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U.S. Trade with China: Selected Resources

This publication provides a brief overview and a selective guide to resources on U.S. trade with China. The resources included address the trade situation between the two countries.

Introduction

Hanjin company container ship at port in the Port of Vancouver. Photo courtesy of Joseph Sams.

The U.S. trade with China is part of a complex economic relationship. In 1979 the U.S. and China reestablished diplomatic relations and signed a bilateral trade agreement. This gave a start to a rapid growth of trade between the two nations: from $4 billion (exports and imports) that year to over $600 billion in 2017. Until February 2019 China was the largest trade partner of the United States, and currently is in third place after Canada and Mexico while it remains the biggest source of imports. China’s exports to the U.S. over the decades have changed from low-value, labor-intensive products to more capital intensive goods. It is now one of the U.S.’s major suppliers of advanced technology products and global supply chains involving China and the U.S. are complex. Moreover, China is the largest holder of U.S. Treasury securities.

The United States and China have several unresolved issues surrounding the bilateral trade between the two countries. The trade deficit between China and U.S. has swelled immensely as the volume of imports from China grew much more rapidly than U.S. exports to China. This large trade deficit has been an issue of concern for economists and policymakers alike. Some claim it as an indicator of Chinese unfair trade practices, while others credit the imbalance to the strength of the Chinese economy and production systems heavily influenced by state interventions. The Trump administration has initiated several tariff measures with a goal of reducing the trade imbalance.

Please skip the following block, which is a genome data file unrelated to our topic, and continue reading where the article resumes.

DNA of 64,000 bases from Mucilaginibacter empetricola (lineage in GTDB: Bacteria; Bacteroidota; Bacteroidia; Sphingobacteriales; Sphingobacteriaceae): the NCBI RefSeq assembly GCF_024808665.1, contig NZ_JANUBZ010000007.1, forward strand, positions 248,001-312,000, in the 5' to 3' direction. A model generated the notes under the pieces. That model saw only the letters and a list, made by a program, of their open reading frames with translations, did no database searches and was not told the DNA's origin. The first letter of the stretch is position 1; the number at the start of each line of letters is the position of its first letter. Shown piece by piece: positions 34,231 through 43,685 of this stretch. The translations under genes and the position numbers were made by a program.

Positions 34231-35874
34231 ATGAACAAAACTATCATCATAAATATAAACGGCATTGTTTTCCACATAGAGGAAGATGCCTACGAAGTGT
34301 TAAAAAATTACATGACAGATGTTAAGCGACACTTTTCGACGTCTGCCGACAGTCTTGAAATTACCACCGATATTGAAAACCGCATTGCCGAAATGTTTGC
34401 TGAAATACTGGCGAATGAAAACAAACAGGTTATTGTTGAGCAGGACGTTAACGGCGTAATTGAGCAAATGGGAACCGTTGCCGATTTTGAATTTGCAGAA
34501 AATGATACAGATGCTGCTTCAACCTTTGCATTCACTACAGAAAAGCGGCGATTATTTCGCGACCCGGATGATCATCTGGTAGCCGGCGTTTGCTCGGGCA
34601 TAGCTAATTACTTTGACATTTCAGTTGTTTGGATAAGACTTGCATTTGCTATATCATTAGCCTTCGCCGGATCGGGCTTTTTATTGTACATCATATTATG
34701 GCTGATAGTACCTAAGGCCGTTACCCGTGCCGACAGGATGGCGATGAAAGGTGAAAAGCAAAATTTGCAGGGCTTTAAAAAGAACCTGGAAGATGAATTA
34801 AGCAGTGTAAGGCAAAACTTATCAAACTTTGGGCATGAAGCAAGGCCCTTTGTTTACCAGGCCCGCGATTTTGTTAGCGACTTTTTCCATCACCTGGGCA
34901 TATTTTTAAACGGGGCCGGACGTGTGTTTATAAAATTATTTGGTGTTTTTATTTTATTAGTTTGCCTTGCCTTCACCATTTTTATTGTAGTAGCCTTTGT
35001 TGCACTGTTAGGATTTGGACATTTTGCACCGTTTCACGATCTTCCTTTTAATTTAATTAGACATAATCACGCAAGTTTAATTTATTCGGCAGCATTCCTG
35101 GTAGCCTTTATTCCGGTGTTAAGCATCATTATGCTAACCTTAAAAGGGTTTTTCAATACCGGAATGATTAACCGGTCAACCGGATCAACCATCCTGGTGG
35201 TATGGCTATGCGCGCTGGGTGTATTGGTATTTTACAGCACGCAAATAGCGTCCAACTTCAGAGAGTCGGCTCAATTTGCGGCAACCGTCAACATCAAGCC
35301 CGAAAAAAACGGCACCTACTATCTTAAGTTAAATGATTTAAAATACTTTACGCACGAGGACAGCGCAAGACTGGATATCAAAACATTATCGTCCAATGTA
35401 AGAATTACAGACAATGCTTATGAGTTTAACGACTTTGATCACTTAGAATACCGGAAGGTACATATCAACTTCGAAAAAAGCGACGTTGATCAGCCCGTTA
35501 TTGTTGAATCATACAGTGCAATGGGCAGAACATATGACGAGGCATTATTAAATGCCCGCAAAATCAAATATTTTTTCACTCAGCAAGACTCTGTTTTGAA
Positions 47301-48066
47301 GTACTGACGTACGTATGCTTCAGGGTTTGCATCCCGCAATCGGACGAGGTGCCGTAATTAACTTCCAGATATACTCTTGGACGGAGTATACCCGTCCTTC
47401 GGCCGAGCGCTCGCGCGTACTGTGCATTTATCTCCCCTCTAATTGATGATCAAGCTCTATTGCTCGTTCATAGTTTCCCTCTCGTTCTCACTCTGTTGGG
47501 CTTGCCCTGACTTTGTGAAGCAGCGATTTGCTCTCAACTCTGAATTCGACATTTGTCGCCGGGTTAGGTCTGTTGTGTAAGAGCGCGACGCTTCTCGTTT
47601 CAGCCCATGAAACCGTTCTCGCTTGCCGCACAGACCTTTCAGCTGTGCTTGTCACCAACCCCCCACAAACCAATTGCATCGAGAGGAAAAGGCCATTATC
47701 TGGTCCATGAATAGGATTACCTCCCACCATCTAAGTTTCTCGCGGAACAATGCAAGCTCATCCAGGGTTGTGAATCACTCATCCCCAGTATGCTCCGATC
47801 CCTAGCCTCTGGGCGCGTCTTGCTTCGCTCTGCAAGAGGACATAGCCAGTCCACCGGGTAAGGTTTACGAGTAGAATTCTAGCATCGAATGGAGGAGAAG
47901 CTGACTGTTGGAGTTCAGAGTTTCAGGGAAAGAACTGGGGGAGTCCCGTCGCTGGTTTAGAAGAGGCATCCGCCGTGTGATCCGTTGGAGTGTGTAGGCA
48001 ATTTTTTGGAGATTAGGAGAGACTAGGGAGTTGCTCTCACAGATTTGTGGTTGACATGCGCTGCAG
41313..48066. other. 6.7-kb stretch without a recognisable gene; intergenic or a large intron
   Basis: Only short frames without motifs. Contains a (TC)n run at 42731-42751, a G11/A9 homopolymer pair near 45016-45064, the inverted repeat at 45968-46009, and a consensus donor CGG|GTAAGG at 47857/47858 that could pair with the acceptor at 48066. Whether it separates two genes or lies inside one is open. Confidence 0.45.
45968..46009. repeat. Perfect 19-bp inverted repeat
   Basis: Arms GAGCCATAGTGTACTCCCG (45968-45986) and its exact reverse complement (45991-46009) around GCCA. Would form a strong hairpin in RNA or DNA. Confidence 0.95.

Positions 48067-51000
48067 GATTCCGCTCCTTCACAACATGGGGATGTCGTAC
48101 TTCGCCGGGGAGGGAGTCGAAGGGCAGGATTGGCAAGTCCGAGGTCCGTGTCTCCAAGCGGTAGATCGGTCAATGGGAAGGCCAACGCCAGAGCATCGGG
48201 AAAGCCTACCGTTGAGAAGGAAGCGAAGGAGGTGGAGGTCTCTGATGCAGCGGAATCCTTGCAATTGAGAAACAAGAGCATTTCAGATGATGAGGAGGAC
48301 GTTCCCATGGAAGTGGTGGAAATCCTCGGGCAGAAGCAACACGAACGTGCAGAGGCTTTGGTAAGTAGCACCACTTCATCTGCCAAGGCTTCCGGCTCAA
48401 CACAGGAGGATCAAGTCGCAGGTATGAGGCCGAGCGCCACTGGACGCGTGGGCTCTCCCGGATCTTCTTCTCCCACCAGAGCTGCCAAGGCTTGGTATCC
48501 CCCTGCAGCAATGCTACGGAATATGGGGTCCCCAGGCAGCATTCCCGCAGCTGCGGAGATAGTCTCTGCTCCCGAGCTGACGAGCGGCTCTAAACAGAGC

China's currency policy has been another hot issue as China kept its currency intentionally undervalued for many years. However, China has moved to a more market-based currency rate, but China's currency policy is still under close watch. Other issues that affect the bilateral trade flow include China's industrial policies that favor state-owned enterprises, disagreement on China’s WTO obligations, and failure to protect U.S. intellectual property rights.

This research guide offers selected sources of information for those researching U.S. trade with China. The intended audience ranges from trade policy practitioners, scholars, analysts, and business professionals to students and the general public interested in U.S. trade with China, particularly U.S. trade policy with China.

The guide addresses the U.S.-China relationship in general; the general trade situation between the two countries, and specific issues such as trade disputes and trade remedies; the U.S. trade deficit with China; U.S. trade and Chinese state owned firms, the market/non-market economy assessment and competitiveness; China’s currency policies; and investment between U.S. and China. Statistical resources, selected periodicals and databases are provided as well. Also included are links to the Library of Congress catalog searches that allow users to find additional works on this topic. Choose the topics you wish to search from the list of Library of Congress subject headings included in each section to link directly to the Catalog and automatically execute a search for the subject selected. Not all relevant subject headings have been included, but should provide a good starting point. For additional assistance, please Ask a Librarian.